The large buildings to the left with ventilators on the roof are buildings 6 & 7 on the plan I sent you, while the one on the right is building 3. Also the roundhouse can be seen to the left, with a locomotive on the turntable.

With regards to the film, the engines would have been moving away from the roundhouse, down the gap between the two buildings where the cars are parked when the convicts first spot them. When Manny and Buck board them, they are lined up on the right of this photo, facing away from the camera.

Mistakes
Most of the mistakes and errors in the film revolve around the locomotives, the most obvious one being that the Eastbound 12 continually suffers from an identity crisis! When we first see it, the locomotive is a single GP40, with its strobe light flashing and a lot of snow on the front. In the next shot, it has changed to a pair of Alco MRS locomotives (number 1605 in front), belching a lot of smoke (for which I hear Alco's products have a reputation). The consist has also changed, from blue hopper cars to a mix of flat and box cars.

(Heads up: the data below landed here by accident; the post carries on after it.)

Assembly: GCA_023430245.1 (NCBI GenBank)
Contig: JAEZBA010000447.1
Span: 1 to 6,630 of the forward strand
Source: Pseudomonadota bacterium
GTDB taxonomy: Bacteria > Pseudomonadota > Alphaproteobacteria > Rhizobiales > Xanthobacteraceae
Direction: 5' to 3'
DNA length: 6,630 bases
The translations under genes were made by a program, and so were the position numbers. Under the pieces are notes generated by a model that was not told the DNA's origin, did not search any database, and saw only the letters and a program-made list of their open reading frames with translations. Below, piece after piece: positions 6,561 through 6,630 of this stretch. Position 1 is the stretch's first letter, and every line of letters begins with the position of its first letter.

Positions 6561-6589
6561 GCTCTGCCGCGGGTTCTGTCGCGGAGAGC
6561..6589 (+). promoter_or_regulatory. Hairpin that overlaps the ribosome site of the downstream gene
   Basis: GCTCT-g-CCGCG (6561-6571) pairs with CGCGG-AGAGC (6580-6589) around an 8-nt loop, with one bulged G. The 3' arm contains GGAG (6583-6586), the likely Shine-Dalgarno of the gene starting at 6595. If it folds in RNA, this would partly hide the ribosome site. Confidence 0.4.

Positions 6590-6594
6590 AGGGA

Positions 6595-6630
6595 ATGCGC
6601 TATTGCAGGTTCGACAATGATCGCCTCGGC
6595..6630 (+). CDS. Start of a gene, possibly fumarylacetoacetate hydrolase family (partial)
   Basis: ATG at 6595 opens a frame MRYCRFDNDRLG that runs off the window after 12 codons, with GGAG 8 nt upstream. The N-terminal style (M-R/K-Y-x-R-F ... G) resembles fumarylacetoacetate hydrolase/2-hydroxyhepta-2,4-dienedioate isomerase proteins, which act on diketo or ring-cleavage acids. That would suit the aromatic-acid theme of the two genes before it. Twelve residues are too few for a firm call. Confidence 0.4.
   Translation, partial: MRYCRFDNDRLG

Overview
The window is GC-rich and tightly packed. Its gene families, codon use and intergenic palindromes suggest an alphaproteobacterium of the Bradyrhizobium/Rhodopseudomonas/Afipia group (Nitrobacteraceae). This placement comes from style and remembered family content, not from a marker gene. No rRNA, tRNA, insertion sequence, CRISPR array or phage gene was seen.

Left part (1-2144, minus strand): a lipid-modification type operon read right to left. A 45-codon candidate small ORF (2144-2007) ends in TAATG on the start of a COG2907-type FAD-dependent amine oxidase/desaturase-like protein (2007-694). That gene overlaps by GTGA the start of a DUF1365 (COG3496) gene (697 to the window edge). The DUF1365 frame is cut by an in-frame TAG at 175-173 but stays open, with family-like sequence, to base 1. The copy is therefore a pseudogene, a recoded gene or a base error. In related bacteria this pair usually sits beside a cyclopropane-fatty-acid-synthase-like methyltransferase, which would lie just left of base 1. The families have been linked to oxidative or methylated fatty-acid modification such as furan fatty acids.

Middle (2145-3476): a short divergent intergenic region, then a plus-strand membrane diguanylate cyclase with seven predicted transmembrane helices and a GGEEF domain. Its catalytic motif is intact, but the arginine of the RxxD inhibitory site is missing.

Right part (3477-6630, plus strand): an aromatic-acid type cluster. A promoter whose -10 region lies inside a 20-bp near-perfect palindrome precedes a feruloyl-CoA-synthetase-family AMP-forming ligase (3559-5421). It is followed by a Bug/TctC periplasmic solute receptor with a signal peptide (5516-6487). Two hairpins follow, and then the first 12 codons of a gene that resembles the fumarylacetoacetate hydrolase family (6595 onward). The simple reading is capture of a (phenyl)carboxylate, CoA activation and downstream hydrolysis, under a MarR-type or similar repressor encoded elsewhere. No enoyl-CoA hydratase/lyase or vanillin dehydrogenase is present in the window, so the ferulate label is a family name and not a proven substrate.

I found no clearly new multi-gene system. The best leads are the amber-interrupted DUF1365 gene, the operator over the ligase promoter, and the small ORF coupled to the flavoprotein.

In the actual collision, the caboose also changes color, from yellow, to gray. Also, if you watch the footage carefully, you can see that the caboose actually clears the runaway's path before the image switches to shots made using models.

In the yard sequence, where Manny and Buck walk beside the engines, the F unit is missing! In clear view, the lead engine is attached to a GP7, although a shot seconds before shows all four locomotives.